The passage of time also affects our feet and here we are in the scope of geriatric podiatry. A decrease in the adipose tissue in the heel and metatarsal heads can be observed as well as a flattening of the plantar arch, a progressive deficit of venous return, poor skin elasticity and decreased sensitivity, among other factors.
These complex alterations are due to improper gait, prolonged and incorrect use of shoes, trauma and inflammation, fatigue, high blood pressure and diabetes, among others.
As such, it is essential to ensure a geriatric medical follow-up and to have special care with the feet; particularly, at the stage when the nails get thicker, making it difficult to cut it.
Thinner and dry skin is more likely to form calluses, fissures, and mycoses.
There are some precautions to have, such as:
• Cut the toenails straight to avoid corners;
• Moisturize your feet well, preferably before going to bed;
• Do not remove calluses at home, either manually or with stronger products, as they can cause burns;
• After bathing it is important to dry the feet well, especially between the toes and under the toes. The goal is to prevent the appearance of fungi and papillomas, among others;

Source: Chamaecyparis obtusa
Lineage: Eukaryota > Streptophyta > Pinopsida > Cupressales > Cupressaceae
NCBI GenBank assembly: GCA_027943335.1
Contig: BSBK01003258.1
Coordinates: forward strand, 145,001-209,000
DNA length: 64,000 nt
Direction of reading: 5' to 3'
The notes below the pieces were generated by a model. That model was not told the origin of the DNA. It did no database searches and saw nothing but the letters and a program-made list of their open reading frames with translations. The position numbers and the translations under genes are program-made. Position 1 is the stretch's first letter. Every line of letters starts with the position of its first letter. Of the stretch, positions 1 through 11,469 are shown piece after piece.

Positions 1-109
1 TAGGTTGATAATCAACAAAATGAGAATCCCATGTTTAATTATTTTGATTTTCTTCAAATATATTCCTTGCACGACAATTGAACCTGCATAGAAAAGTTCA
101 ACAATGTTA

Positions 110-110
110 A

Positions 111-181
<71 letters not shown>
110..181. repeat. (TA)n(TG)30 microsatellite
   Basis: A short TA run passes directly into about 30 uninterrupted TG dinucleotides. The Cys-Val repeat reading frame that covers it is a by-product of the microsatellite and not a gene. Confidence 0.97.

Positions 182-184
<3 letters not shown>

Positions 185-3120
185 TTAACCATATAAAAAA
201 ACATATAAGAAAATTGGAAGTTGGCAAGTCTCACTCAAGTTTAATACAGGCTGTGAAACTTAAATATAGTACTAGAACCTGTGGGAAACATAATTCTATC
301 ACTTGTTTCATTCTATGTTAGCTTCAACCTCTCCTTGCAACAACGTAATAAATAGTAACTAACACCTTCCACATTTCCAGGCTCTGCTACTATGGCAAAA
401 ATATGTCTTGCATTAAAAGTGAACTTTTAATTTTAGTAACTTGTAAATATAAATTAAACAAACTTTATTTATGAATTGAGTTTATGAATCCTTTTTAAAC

• Purchase suitable footwear to prevent friction, especially between the toes;
• Always try to wear 100% cotton socks that absorb perspiration and keep the skin drier. This helps to decrease the likelihood of developing fungi.
In case of irregularities, either on the skin or on the nails, you should consult your podiatrist immediately.
Geriatric Podiatry – insoles:
In the case of Geriatric Podiatry, often to compensate for some loads, two types of insoles are used:
• Orthopodiatric Insoles: used as prevention, correction or as compensation.
• Prevention Insoles: widely used in at-risk people such as those having Diabetic Foot. The purpose is to prevent ulcers. This will avoid the risk of amputation, in the future.
- Text by Dr. António Figueiredo
PODIATRIST SINCE 2005, GRADUATED FROM CESPU (Escola Superior de Saúde de Vale do Sousa) Gandra – Paredes, professional license nº152 issued by the APP (Portuguese Association of Podiatry).